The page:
Sequim musician and music-tech educator Mike Klinger sits at his desk in his home music studio demonstrating how to use music and technology together. Sequim Gazette photo by Erin Hawkins

A jazz pianist’s journey

Mike Klinger’s fingers dance across his piano keys as he plays a beautiful song. There is no sheet music or notes in front of him. He slowly closes his eyes as he feels the music come to him and continues to glide his fingers along the keys as if it were second nature.

Klinger said he was first introduced to music at 13 years old. Little did he know, some 30-plus years later, he will have his own music-tech business, make a deal with Apple Computers teaching music-tech programs around the country and finally bring his talents to Sequim.

He started playing the piano by striking each key with one finger when he was a teen. His father originally had given him a drum set, but he said he could hear and play melodies on the piano.

“I hated the drums, they were just too loud,” Klinger said. “But I could hear and play (the piano) by ear picking out melodies.”

Before he attended the University of North Texas — one of the top jazz schools in the country — he said he never received a music lesson and learned to play the piano by ear.

The first group Klinger played music for was a soul band called Little Curtis and the Blues. Klinger and his group would play music of such artists as James Brown at teen dances every weekend in Vancouver.

“The band was incredible,” he said. “It was packed every time we played there.”

The first song he wrote was called, “Please Keep Me,” for his wife Linda when he met her in 1968. He said he eventually recorded the song and it became the No. 1 song on the local radio in Portland, Ore., for three weeks — marking the the beginning of Klinger’s career as a composer, musician and music-tech pioneer.

Humble beginnings

When Klinger graduated high school and attended his first music theory class in college in Vancouver, he said he failed the class.

He later attended Mt. Hood Community College after being introduced to the music director and earned an Associate of Arts in Music and played in the band there.

When he heard the jazz band at University of North Texas play at a music competition while he was a student at Mt. Hood Community College, he said he had to attend that school.

“They came out and played and they affected me so drastically,” he said. He told his wife, “I have to go to that school and learn how to write like that and play like that; that’s what I want to do.”

He attended the school from 1972-1976 where he earned his bachelor’s and master’s degrees in music and studied music composition and theory.

“I had a lot of catching up to do,” Klinger said.

To put himself through school, Klinger said he played six nights each week playing country western music from 9 p.m.-2 a.m.

When he graduated from college, he went back to Mt. Hood Community College and became a music professor. When the college ran out of money for music programs, Klinger said he was the last person hired and the first to go.

Big breaks

Klinger said in the meantime, he wanted to start his own business by creating a music-tech workshop that teachers could use to educate their students.

“1983 was huge because that was the year you were able to hook up a keyboard on the computer,” Klinger said. “Whatever you play you could see on the screen and that just blew my mind.”

He decided to form his own business called the Synthesis MIDI — Musical Instrument Digital Interface, the connection that needs to happen between an instrument and a computer — Workshop.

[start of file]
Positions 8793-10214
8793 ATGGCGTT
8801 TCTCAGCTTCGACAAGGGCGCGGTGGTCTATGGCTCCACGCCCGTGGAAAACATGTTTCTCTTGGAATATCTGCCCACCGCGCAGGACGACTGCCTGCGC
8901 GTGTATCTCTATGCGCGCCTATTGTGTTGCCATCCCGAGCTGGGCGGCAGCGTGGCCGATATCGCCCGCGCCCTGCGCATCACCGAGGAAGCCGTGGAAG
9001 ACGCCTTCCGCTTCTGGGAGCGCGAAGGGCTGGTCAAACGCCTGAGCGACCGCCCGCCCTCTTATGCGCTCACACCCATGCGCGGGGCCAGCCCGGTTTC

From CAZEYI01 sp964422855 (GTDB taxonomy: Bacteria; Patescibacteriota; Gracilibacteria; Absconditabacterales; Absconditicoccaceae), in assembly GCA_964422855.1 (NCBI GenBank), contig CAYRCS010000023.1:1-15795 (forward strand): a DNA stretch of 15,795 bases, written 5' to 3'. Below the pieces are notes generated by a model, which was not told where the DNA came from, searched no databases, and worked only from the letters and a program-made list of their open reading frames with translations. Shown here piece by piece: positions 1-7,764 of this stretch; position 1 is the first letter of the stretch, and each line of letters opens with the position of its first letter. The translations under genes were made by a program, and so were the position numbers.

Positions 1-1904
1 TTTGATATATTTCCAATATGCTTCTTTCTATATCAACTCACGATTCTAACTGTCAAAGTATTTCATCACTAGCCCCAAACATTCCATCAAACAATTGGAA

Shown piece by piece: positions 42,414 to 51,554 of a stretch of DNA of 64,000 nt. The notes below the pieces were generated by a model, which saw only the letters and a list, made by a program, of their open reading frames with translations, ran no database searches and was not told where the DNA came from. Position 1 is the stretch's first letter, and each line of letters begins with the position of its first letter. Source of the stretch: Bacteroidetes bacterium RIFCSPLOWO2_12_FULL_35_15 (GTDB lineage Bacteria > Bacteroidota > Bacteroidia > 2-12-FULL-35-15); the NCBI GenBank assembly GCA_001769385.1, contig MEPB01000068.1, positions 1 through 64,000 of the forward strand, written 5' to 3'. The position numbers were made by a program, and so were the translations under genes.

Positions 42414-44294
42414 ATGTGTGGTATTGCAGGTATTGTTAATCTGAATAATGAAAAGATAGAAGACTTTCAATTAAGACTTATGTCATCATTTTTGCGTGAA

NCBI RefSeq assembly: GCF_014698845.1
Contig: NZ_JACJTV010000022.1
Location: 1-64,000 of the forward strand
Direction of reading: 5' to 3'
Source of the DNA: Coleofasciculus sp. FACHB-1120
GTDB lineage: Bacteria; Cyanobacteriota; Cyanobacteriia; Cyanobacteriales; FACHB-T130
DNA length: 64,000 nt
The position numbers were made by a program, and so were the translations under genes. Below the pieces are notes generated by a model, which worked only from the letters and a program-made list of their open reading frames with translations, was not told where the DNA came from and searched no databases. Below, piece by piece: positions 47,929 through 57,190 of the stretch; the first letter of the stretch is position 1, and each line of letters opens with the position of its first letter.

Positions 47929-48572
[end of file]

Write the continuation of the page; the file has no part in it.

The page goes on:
He then decided to reach out to Apple Inc. to explain to the company how they could apply their products to using his approach to music technology.

“I wrote 18 letters to Apple Computers stating how wonderful their computers would be to use with music,” he said.

He said he never heard back from the company until one Christmas Eve when he received a call from Apple stating they would give him one hour to present his ideas at a conference in Portland, Ore.

Klinger said after his presentation, Apple asked him to teach his music-tech approach to music teachers both at Apple stores in Washington and school districts across the country using their computers.

One of those teachers Klinger taught was Vern Fosket, a music teacher for Sequim High School.

“My business was launched doing that,” Klinger said.

He said later he built and founded the Mike Klinger Music Technology Retreat Center in the middle of the woods in Carson, where teachers could come to him and learn about his workshop rather than him traveling to them.

The retreat had 15 Apple computers and computer labs that sat on 3 acres near the Columbia River.

“There’s a saying that, ‘If you build it, they will come,’” Klinger said. “Well, 5,000 teachers came and studied.”

He build the retreat in 2001 and closed it at the end of 2016 before he moved to Sequim.

Sequim life

Klinger is now semi-retired as a well-known jazz pianist, composer, music-tech pioneer and educator. He plays the piano and writes songs for local music groups such as Stardust Big Band and is trying to form a quartet of musicians to play jazz in and around Sequim.

He and his wife Linda moved to Sequim in January of this year to be closer to his grandchildren. Since then, he has volunteered to help local music teachers such as Fosket’s jazz band at Sequim High School and plays the piano once a month at Sherwood Assisted Living.

Klinger also has a trio band called the Klinger B3 Organ Band that plays at various locations around Sequim with a regular venue at Wind Rose Cellars.

He will play with the Klinger B3 Organ Band at 7:30 p.m. Saturday, Aug. 19, with the Stardust Big Band from 6-8 p.m. at Music in the Park on Tuesday, Aug. 29, at Carrie Blake Park and from 6-10 p.m. Thursday, Aug. 31 at 7 Cedars Casino.

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